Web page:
Two Grants Support Old Dominion University Chemist's Studies of Soils
Ordinary dirt would not seem to be a difficult target for modern analytical chemistry, but for decades now scientists with high-powered instruments have squared off against the stuff without being able to claim a clean victory.
Now, an Old Dominion University researcher, Jingdong Mao, is gaining notice for innovative strategies that could provide a much better understanding of sediments and soils, and the National Science Foundation (NSF) is supporting the work with more than $300,000 in grants.
The research is important for many reasons, but perhaps the most pressing involve pollutants and how they react when they enter the soil.
Mao's expertise is with nuclear magnetic resonance (NMR) analysis, which is done with instruments very similar to the magnetic resonance imaging (MRI) devices that physicians use to see inside the human body.
The focus of his latest NSF grant is soil/sediment organic matter (SOM), which comes mostly from the decomposition of plants. SOM is a challenge for scientists to study because the basic building blocks are large and complex carbon-based molecules. SOM also is more likely than the soil's nonorganic sand and minerals to bind with organic pollutants, including petroleum products and many pesticides.
Mao, an assistant professor of chemistry and biochemistry, joined ODU not long after the launch of the College of Sciences Major Instrumentation Cluster (COSMIC) Laboratory in 2006. One of the first instruments installed was a 400MHz solid-state NMR spectrometer that cost $500,000.
Patrick Hatcher, who holds the university's Batten Endowed Chair in Physical Sciences and who is the director of the COSMIC lab, said Mao is doing things with NMR that nobody else is. "Jingdong's development of new approaches to tease out additional information about natural organic matter with nuclear magnetic resonance is beginning to make an impact on the field of environmental chemistry," Hatcher explained.
The NSF invested $225,000 in Mao's study, "Collaborative Research: Advanced Solid-State NMR Characterization of Non-Covalent Interactions of Organic Compounds in Soil and Sediment Organic Matter." The grant runs from July of this year through June 2012 and the collaborating researcher is Joseph Pignatello, who works at the Connecticut Agricultural Experiment Station and is an adjunct professor of chemical engineering and environmental engineering at Yale University.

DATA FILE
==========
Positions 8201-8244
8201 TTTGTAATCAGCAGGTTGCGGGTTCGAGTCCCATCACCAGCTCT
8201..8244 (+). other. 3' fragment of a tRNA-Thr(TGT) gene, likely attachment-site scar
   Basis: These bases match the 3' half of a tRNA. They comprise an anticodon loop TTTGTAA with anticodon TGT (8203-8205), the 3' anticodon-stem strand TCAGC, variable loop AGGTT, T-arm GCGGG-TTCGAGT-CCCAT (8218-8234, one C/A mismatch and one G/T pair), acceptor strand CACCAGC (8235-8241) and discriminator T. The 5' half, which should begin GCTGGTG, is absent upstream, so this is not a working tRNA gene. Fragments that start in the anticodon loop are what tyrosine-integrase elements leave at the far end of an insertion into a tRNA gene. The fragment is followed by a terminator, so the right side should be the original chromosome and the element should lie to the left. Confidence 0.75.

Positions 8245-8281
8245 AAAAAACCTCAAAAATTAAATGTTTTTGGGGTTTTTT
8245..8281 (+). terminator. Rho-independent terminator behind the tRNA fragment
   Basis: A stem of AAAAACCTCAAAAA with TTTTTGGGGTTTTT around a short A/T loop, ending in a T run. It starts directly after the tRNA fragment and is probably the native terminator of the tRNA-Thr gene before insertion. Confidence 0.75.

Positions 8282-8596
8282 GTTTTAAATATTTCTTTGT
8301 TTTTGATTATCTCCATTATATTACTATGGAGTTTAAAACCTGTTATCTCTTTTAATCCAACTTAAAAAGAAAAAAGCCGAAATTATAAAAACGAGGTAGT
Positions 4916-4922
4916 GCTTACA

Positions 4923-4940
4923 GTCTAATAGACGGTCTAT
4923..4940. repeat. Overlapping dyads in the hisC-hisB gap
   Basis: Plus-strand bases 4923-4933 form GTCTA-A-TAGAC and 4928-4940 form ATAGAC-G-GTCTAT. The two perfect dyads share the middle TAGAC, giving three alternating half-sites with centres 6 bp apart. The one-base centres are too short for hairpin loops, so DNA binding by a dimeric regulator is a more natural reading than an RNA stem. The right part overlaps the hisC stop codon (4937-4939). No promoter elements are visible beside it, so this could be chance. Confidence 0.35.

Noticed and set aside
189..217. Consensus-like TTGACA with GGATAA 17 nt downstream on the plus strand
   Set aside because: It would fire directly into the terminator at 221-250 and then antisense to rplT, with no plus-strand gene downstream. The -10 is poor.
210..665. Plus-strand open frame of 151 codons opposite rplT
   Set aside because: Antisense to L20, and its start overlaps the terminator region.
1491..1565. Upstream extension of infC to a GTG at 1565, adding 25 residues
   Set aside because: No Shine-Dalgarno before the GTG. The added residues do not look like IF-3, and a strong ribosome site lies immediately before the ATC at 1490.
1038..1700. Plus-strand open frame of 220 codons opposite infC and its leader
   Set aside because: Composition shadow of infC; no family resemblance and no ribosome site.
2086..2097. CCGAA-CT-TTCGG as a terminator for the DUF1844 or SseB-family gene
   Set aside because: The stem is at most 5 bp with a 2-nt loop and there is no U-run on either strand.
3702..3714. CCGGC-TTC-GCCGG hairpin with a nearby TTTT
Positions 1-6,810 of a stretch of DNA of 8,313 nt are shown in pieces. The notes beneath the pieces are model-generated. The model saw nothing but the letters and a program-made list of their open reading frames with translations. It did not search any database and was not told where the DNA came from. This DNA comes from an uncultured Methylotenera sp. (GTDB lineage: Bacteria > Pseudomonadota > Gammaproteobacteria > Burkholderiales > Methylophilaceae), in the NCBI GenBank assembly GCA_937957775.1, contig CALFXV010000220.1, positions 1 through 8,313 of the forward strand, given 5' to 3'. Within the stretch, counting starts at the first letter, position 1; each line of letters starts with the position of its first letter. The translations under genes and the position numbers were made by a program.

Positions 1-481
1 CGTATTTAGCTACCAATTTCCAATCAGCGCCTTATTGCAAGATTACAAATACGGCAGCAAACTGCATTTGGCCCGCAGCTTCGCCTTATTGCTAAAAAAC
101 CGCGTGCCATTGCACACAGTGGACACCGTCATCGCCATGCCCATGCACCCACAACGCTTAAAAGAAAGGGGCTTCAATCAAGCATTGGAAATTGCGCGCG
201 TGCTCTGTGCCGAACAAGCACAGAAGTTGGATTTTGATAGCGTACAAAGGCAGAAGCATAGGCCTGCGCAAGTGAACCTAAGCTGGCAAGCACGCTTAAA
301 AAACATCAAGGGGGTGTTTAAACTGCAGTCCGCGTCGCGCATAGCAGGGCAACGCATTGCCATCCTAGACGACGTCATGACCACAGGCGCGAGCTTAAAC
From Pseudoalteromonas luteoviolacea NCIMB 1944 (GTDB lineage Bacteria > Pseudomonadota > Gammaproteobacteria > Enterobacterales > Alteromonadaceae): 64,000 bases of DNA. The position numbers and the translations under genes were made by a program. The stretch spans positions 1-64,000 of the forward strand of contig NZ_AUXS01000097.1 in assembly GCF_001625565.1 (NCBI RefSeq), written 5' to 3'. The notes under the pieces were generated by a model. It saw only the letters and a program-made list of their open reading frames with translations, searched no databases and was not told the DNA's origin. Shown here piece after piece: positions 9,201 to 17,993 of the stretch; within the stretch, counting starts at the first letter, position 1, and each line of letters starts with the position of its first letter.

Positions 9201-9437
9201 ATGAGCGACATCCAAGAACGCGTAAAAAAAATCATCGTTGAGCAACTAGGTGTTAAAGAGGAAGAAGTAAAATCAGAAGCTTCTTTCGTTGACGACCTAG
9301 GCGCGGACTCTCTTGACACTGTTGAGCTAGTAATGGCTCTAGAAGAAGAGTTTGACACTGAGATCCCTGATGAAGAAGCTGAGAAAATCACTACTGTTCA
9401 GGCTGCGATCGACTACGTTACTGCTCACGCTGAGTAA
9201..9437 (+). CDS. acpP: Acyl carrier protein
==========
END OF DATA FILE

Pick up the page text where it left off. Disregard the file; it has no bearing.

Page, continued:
Mao is also working on another NSF-funded project, "Unraveling Structural Conundrum of Organic Nitrogen in Soil and Sediment Organic Matter Using Advanced Solid-State NMR: Insights into Formation Mechanisms of Stabilized Nitrogen." That grant is for $80,000 and the researcher said the work will result in an improved advanced solid-state protocol for investigating organic nitrogen forms in natural organic matter.
The larger grant has a broader aim, he added, and that is to influence the way research is designed and the way major concepts are taught in environmental engineering and science. The work could advance techniques to clean up contaminated soils, a job that is often tedious because of insufficient know-how about pollutant sorption, or bonding, with SOM.
"Society will benefit broadly by changes in approaches to risk assessment and remediation design that will result from an improved conceptual model of the sorption process," Mao said. "The collaboration will significantly build research infrastructure because it will open additional avenues that can be explored in environmental engineering and science with NMR."
With NMR analysis, a sample is placed in a large, external magnetic field and also irradiated with radio waves. This excites different atomic nuclei in different ways and when the nuclei re-emit the radiation, an antenna and a powerful computer can receive and turn those signals into a virtual image of molecules in the sample. This is like the MRI "picture" of an internal organ.
While NMR spectroscopy is potentially a powerful molecular-scale tool, it has so far provided limited insight into the mechanisms of sorption by solid-state SOM due to poor resolution. But Mao has been able to get valuable new information about the structure of SOM solids via his pioneering work with spectral editing techniques in solid-state NMR analysis.
According to the grant proposal, the materials of focus for the researchers will be humic acid particles, whole soils and isolated SOM, black carbon standards, coal reference standards and polymer standards. The objectives are to probe structural changes of SOM taking place during sorption, to probe preferential sites of sorption and to quantify fused-ring content and size and their influence on sorption affinity.
This article was posted on: August 10, 2009
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